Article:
THE TASTE MAKER: ELYSIA TAN
Guide to DIY Coffee
Singapore Brewers Cup Champion 2019 and owner of specialty micro-roastery Homeground Coffee Roasters, Elysia Tan (@elysiaholmes), is the barista of the moment. She shares her 101 on coffee, from how to brew a good cup to where in the world to find the best beans.
A good cup of coffee is…. a coffee that you will like.
Coffee has many different taste profiles, just like wine and cheese. Understanding what you like is the first step. For example, some people like their coffee bitter and robust, so if you give them an Ethiopian coffee which is livelier, they will never like it.
Featured styles on Elysia: 956-3 Gold-Tone Buckle Mules
Robusta or Arabica?
Arabica. I like its complexity and it has a lot more sweetness too. It grows at a higher elevation, so the coffee goes through a slower maturation process and produces more sugars. But if you want a kick, I’d recommend robusta which has more caffeine. The coffee plant is a very intelligent creature—it actually generates caffeine to fight the bugs that attack it and the robusta grows at lower heights so there are more bugs to fend off!
I like my coffee…brewed using the pour-over method. I believe it showcases the taste of the coffee best. It’s a very straightforward way of making coffee—just pour the water over the coffee—but it creates a lot of complexity in the coffee, and excitement when you’re drinking it. It could be chocolatey at the start and change into something fruity or floral.
The best coffee I ever tried was…from Costa Rica. When I took my first sip, I actually cried. It was a very elegant coffee; very smooth with sweet and floral notes that lingered in your nose and on your tongue for a good ten seconds.
My favourite coffee is…Costa Rican and Columbian coffee. They always catch me by surprise. You expect them to taste a certain way, and they don’t.
Elysia's Guide to Home Brewing
Tip 1: Begin with a weighing scale
It allows you to control the intensity of your coffee. The standard ratio is 1:15 – 10 grams of coffee for 150 grams of water. If you want your coffee to be more intense, reduce the ratio to 1:13 for example. Less water brings out heavier and more intense flavours.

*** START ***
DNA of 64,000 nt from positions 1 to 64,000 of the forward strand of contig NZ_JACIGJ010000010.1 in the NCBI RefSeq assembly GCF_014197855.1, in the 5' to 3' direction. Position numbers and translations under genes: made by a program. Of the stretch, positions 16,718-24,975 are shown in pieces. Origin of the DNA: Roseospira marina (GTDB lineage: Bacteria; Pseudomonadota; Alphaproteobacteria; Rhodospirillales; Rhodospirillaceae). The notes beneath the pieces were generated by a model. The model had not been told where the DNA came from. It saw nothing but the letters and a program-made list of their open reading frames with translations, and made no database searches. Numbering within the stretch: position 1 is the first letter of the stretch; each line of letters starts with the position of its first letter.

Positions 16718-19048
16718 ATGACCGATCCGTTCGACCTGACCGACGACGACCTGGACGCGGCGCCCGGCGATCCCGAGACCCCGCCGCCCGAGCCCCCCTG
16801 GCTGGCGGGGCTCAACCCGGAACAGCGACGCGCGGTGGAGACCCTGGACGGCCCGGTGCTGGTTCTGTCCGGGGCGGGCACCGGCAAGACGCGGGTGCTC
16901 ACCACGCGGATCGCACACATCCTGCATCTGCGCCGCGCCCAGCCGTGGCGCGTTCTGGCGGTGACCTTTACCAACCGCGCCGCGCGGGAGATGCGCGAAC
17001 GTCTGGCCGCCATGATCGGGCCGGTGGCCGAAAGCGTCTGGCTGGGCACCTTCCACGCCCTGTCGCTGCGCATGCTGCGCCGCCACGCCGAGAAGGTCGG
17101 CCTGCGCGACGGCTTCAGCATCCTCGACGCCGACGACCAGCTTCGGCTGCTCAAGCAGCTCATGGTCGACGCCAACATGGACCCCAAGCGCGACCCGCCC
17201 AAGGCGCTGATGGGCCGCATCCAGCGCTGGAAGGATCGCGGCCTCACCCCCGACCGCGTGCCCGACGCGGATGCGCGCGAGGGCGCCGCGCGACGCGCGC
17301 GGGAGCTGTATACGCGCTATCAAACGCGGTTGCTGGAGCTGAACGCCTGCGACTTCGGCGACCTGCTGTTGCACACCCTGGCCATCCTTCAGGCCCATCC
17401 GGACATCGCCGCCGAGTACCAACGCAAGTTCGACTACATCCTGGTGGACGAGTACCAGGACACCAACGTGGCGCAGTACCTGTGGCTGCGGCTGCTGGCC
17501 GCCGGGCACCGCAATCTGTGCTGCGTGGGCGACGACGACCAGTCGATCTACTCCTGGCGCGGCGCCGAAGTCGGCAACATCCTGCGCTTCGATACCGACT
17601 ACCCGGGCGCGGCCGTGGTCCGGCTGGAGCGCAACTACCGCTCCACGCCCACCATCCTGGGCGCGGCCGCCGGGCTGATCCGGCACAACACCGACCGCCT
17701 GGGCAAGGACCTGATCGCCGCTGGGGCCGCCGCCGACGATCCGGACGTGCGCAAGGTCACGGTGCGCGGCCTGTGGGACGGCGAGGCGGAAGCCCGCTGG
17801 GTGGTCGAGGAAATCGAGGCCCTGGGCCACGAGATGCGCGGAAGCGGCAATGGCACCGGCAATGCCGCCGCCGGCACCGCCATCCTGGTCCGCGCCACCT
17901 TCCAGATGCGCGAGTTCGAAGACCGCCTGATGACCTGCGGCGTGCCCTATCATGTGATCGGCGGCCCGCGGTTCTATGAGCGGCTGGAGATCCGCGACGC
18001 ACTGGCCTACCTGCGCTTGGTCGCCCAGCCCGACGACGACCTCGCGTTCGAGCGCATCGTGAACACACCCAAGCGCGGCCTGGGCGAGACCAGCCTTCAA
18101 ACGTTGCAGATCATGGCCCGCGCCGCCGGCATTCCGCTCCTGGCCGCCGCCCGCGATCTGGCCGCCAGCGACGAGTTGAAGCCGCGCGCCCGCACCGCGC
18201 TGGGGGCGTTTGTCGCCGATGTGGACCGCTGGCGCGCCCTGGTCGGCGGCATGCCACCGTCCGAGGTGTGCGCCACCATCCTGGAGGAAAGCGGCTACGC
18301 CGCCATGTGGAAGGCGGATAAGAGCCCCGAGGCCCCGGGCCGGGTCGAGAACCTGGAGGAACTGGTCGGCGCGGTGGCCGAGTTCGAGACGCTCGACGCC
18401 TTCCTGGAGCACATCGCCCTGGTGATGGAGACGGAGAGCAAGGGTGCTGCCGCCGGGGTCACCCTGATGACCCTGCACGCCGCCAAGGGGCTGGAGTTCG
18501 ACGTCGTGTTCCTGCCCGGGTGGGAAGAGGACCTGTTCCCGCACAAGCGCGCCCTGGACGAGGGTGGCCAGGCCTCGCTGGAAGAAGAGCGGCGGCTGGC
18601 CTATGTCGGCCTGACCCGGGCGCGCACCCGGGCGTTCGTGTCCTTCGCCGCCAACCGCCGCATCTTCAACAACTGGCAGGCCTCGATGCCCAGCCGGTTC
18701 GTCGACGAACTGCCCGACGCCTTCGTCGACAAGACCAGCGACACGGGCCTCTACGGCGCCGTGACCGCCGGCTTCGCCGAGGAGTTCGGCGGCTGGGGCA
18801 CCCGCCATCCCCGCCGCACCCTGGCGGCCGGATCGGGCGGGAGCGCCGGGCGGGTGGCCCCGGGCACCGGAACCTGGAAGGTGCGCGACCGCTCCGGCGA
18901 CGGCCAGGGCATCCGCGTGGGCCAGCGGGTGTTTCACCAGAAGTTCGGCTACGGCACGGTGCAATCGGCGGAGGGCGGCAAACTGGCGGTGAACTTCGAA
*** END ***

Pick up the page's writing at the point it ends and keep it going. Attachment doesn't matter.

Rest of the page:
Tip 2: Invest in your own grinder
The surface area of the coffee affects the extraction so when you can decide the grind size for yourself, you can tweak a lot of factors to your taste.
Tip 3: Use a thermometer
Temperature affects the extraction. We usually recommend from 84 to 96 degrees, but different coffees react differently. Sometimes we use a higher temperature to bring out more floral notes; other times lowering the temperature can tone down the acidity level.
Cups of coffee brewed in a day: 100
Cups of coffee drunk in a day: 0 to 1. I often don’t drink coffee as I’ve got to the point where I’m so immune to caffeine that it actually makes me tired instead!
If you want to be a barista… go and work in a café. Don’t be discouraged when they tell you that you need to start from the floor or that you can’t serve coffee right away. To be a good barista, you need to understand your product well and that usually starts from being a cashier or on the floor; that’s when customers throw you a lot of questions and when you are able to answer those, you showcase that you understand the product and can move on to the practical.
My top coffee spots around the world are:
Artisan Roastery in Kuala Lumpur
Hands and Heart in Bangkok
Trunk Coffee in Japan
Good Man Coffee in Taiwan
SHOP THE STYLE
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